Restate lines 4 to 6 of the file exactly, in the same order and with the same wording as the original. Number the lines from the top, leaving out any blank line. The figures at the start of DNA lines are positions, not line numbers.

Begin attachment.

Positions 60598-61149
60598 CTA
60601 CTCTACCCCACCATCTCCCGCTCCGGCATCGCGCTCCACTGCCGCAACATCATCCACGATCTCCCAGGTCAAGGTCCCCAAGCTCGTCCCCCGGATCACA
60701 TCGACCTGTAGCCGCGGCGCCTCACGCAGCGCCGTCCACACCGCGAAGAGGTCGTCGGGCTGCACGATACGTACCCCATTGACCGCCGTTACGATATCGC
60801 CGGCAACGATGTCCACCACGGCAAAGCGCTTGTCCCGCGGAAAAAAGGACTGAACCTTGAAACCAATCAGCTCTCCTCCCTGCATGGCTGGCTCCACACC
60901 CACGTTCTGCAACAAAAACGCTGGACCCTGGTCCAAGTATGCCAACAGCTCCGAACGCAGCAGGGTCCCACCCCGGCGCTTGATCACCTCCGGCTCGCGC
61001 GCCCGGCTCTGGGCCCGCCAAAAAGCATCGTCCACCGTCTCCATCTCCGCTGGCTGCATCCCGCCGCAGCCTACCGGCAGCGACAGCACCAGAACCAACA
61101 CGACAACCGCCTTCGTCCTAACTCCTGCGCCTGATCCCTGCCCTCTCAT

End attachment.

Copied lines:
60701 TCGACCTGTAGCCGCGGCGCCTCACGCAGCGCCGTCCACACCGCGAAGAGGTCGTCGGGCTGCACGATACGTACCCCATTGACCGCCGTTACGATATCGC
60801 CGGCAACGATGTCCACCACGGCAAAGCGCTTGTCCCGCGGAAAAAAGGACTGAACCTTGAAACCAATCAGCTCTCCTCCCTGCATGGCTGGCTCCACACC
60901 CACGTTCTGCAACAAAAACGCTGGACCCTGGTCCAAGTATGCCAACAGCTCCGAACGCAGCAGGGTCCCACCCCGGCGCTTGATCACCTCCGGCTCGCGC